Teaching Prize winners

In 2009 The Society launched the Otto Hutter Teaching Prize to recognise outstanding teachers of undergraduate physiology and to raise the profile of physiology teaching. The prize’s namesake, Professor Otto Hutter, emeritus Regius Professor of Physiology at University of Glasgow, is recognised as a passionate and innovative teacher. He pioneered perhaps the first, fully-integrated electrophysiological lab for junior teaching. He was also a virtuoso of small group teaching, famous for throwing the blackboard chalk to students as an inducement to do some of the board-work.


Prof Mary CotterThe inaugural prize winner in 2010 was Mary Cotter, who is Professor of Systems Physiology at the University of Aberdeen. She was nominated for her innovative approach to teaching- introducing problem-based learning, student-led teaching and interactive lectures- and the passion she gives to lecturing. It is reported that standing ovations are not unheard of in Mary’s lectures.

Speaking of her passion for teaching, Mary says “I feel it is a real privilege to be able to teach students Physiology because it is the best subject. I love teaching science and medical students Physiology, particularly the tricky bits like acid-base and respiratory mechanics.”


Dr Neil MorrisIn 2011 the prize was won by Neil Morris, a senior lecturer in Neuroscience at the University of Leeds. Another innovative lecturer, Neil has strong research interests in teaching, including the development of educational technology. Neil has pioneered a range of faculty-wide projects, introducing virtual learning environments, eVoting handsets and curriculum review. He is also editor-in-chief of Bioscience Horizons, an undergraduate research journal.

Neil says he is “passionate about providing students with the very best resources to help them learn effectively and become experts in their discipline.”


Dr Eugene LloydThe 2012 prize was awarded to Eugene Lloyd, a senior teaching fellow in the School of Physiology and Pharmacology at the University of Bristol. A consistently popular lecturer, he has won a number of teaching prizes while at Bristol, including the Students’ Union Teaching Award in 2010. Eugene’s interests include the use of high fidelity simulation, developing resources for computer-controlled Human Simulators, allowing students to see physiological mechanisms in action.

A practicing medic as well, Eugene explains how he became interested in teaching. "A six month demonstrator post in medical physiology whetted my appetite for this fascinating subject and I realised I had a passion for helping to educate and encourage students."

Dr Dave Lewis

In 2013, Dave Lewis, Senior Lecturer in Neuroscience and Scientific Ethics at the University of Leeds, was awarded the prize. He was nominated for his development of innovative interventions, both within and outside of the taught curriculum, including education in in vivo physiology and pharmacology, ethics, alternative (non-laboratory) final year projects, educational research and public engagement internships.

Dave “seeks to develop interventions or teaching that are not normally found in the curriculum yet enhance graduate employability.”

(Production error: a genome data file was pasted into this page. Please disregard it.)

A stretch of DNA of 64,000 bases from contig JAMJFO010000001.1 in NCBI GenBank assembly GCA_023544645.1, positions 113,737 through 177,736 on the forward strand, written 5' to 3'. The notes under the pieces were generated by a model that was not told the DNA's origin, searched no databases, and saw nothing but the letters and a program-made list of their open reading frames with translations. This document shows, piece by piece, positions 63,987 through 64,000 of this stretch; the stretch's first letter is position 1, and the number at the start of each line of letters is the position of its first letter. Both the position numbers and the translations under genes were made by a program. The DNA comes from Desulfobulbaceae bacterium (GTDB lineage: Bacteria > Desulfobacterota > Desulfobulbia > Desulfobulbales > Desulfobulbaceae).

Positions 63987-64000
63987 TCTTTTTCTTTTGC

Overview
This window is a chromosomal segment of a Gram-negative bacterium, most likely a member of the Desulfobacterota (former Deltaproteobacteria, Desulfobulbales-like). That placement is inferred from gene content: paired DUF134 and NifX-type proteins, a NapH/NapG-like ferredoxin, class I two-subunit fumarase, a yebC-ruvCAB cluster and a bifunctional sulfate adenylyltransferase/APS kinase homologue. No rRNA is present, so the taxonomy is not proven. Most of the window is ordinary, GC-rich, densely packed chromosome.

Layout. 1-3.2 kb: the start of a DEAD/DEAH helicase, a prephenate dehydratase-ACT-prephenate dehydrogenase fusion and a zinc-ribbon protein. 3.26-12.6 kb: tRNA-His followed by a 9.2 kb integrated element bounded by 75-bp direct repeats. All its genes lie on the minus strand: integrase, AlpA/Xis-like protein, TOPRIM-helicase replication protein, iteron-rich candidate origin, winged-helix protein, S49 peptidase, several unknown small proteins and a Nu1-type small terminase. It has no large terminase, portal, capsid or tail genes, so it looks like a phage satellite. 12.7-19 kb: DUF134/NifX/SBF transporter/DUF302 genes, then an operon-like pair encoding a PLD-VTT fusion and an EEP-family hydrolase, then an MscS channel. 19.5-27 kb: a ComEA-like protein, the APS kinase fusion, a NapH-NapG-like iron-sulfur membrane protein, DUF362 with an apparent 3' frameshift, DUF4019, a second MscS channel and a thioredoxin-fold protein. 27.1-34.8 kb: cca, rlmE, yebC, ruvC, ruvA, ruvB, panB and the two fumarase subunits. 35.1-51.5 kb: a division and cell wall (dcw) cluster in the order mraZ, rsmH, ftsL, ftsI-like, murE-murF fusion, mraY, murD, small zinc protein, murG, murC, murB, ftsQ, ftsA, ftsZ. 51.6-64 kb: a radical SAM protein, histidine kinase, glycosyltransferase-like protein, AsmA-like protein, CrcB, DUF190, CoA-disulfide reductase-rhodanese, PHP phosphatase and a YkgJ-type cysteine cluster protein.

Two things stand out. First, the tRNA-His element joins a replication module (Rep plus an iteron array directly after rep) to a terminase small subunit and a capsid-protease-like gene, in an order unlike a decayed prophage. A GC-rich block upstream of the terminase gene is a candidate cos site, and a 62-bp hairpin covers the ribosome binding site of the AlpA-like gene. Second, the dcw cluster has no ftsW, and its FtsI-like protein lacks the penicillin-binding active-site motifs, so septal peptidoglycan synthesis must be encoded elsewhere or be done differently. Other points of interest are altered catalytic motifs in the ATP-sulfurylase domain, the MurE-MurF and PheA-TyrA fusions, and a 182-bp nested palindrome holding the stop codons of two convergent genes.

Judy Harris

In 2014, the prize was awarded to Judy Harris, Professor of Physiology at the University of Bristol. Judy’s interests include developing novel teaching using technology such as human simulators and ‘virtual’ microscopy. She uses e-voting to engage students in large classes and was awarded a student-led Bristol Teaching Award in 2013. Her work in championing higher education teaching as a profession gained her recognition as a ‘Teacher Scientist’ in the Science Council’s list of the UK’s 100 leading scientists in 2014.

Judy says, “I really enjoy sharing my fascination with physiology with students and I am passionate about increasing the status of teaching in higher education”.


The prize winner in 2015 was Prem Kumar, Professor at the University of Birmingham. Prem was nominated for his enormous contribution to the physiology education of thousands of students, and his commitment to working directly with them to ensure they understand their own capabilities. Prem adopts new, evidenced-based approaches to education, such as the flipped classroom and peer instruction, to great effect - with positive feedback from students and improved performance.

Louise Robson

The 2017 Otto Hutter Prize was awarded to Louise Robson at the University of Sheffield for her innovative approach and commitment to teaching undergraduate students.             

Louise says, “I am a firm believer in challenging my students to achieve the very best they can, and I use traditional and blended learning approaches to help them enhance their knowledge and skills development in Physiology.  I love seeing their confidence grow throughout their studies, and of course their success after graduation in  a wide range of career pathways.” 

 The 2018 Otter Hutter Prize has been awarded to Julia Choate at Monash University, Australia. The award was made to recognise Julia's commitment to enhancing and expanding educational experience for students at her own institution, and beyond, through the innovative use of technology. 

Julia commented: "I feel lucky to teach physiology, as most of my students are extremely interestesd in the functions of the human body. I create learning environments (interactive guided-inquiry lectures and team-based workshops) that encourage student participation and active engagement with their learning. I mould the physiology concepts so that they are pertinent to students' lives, and incorporate hands-on practical sesions to consolidate knowledge and develop employability and research skills."